On her own website, amidst yet more personal smears and snide comments, Diana West offers a couple of responses to my critique of her book. After clearing her throat with the comment that my review was “7,000 words of misrepresenting, twisting, and omitting…passed off as a ‘review,’” she adds that it was also “a series of flattened, screaming, straw-man arguments that fail in terms of the most basic intellectual honesty to convey any reality-based synopsis of the evidence assembled inside the pages of my book.”
Then she proceeds to reassert her discredited claim, made on numerous occasions throughout her book, that Harry Hopkins was a Soviet agent, specifically the “Agent 19” referred to in the Venona decrypts. Since I refuted this in my review, she adds yet another claim: “I could burn the Venona document Radosh singlemindedly and dishonestly focuses on to the exclusion of other evidence and still make the same case against Hopkins.”
Here West simply skips over the fact that my review also points out that the Vassiliev notebooks, which she also alleges substantiate her conclusion about Hopkins, on the contrary make clear in scores of different entries that Agent 19 was not Hopkins but actually State Department official Laurence Duggan. Talk about dishonesty! It is not as though this claim is unimportant. It makes a big difference whether Hopkins was a sucker for Soviet propaganda or actually working for Soviet intelligence. Those who don’t understand this distinction will think highly of Diana West and her unreliable book. Not surprisingly she also fails to address the fact, raised in my review, that Eduard Mark, a third main source she draws on for the erroneous claim about Hopkins, eventually conceded that he was wrong after being confronted by the evidence that West ignores.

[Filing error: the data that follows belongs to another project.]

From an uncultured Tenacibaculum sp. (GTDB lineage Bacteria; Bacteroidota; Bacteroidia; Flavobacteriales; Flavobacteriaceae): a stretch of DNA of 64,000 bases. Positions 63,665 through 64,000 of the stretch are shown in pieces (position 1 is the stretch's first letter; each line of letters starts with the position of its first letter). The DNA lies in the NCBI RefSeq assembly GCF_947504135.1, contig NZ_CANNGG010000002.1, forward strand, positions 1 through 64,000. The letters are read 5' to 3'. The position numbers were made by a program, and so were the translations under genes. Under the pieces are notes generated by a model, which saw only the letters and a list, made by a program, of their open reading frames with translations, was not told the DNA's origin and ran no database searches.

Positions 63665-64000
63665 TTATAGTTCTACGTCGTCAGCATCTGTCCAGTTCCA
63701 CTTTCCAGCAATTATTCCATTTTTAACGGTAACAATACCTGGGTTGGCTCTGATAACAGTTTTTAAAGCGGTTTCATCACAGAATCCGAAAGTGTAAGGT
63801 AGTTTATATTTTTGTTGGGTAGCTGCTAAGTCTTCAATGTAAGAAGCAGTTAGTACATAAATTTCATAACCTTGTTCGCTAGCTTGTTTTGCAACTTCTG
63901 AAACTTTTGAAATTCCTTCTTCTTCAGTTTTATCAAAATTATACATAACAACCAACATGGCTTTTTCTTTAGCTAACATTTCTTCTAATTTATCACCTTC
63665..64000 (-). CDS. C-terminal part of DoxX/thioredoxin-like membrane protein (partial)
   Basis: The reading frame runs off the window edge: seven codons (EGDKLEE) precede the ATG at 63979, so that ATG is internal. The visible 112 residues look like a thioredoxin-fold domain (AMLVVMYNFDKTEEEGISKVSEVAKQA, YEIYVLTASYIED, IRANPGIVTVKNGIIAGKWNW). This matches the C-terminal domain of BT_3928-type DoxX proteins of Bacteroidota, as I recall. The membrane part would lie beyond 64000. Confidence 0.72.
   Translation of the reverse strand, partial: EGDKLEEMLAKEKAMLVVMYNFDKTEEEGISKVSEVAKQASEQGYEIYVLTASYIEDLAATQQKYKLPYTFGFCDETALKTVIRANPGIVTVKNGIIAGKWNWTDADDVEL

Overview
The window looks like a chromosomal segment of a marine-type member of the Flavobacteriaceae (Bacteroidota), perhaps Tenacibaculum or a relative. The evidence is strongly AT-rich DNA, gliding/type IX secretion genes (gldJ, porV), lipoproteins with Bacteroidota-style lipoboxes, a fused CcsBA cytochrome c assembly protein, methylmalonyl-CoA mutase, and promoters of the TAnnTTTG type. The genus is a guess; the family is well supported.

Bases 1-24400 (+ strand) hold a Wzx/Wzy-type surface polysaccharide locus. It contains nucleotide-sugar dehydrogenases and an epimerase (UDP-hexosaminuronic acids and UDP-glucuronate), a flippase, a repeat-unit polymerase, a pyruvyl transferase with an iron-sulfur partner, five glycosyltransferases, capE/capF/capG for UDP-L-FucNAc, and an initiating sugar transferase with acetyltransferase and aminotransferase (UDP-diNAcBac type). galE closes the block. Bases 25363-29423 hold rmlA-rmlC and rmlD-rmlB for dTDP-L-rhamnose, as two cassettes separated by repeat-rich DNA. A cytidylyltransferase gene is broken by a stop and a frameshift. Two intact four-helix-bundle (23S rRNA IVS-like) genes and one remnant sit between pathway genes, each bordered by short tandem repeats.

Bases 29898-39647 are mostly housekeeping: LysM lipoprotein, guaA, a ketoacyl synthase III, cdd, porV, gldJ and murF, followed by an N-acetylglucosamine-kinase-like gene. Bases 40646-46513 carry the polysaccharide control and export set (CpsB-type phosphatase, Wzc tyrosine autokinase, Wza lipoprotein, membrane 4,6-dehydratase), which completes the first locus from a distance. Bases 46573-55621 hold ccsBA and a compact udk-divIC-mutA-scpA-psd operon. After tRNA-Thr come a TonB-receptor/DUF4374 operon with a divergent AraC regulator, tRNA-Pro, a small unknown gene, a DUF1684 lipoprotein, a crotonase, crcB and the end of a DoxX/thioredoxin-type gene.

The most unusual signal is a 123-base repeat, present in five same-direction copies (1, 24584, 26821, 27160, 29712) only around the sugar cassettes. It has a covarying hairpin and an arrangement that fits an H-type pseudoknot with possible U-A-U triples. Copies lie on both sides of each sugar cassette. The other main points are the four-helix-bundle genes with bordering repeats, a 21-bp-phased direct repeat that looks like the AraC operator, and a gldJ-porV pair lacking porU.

Later next week, Harvey Klehr and John Earl Haynes will deal with her fourth source for the claim, a KGB agent named Iskhak Akhermov, as well as other aspects of her book.
Now for her second and last point:
I will not, however, take responsibility for Radosh fabrications he attributes to me. I don’t yet know how many there are in this ridiculously long review, but here is something Radosh hits me for that isn’t in my book:
Instead of weighing these fears, West turns to another anecdote telling how George Elsey found confidential files in the Map Room that showed FDR naively thinking he could trust Stalin, and instructed Hopkins to tell Soviet Foreign Minister Molotov that FDR was in favor of a Second Front in 1942. She believes that this was a smoking gun proving that FDR was “making common cause with the NKVD.”
This “anecdote” Radosh says I supposedly ‘turn to’ is not in my book! When I first read it, the story wasn’t familiar to me, so I scanned the book, also performed a search of the electronic version, and couldn’t find it. I do find one reference to Elsey, circa 1948, regarding the Whittaker Chambers case.
Maybe she couldn’t find the anecdote. But it is there in three different places where she writes how FDR told Hopkins to go into Molotov’s bedroom while he was staying in the White House so that he could meet with the President, and at that meeting, Hopkins told Molotov that FDR was in favor of a Second Front. They can be found on p. 129, p. 268 and p. 296. She missed them because of a trivial error I did make which was to associate the anecdote she took from her source, Laurence Rees’ WW II Behind Closed Doors: Stalin, the Nazis and the West, with the anecdote about Elsey’s find, which is in another part of Rees’ book. West may not have mentioned Elsey’s role in her own text, but it is the anecdote itself about the Second Front that is the crux of this matter and she does refer to it on three occasions. So much for her evidence that my review is “ a series of flattened, screaming, straw-man arguments.”
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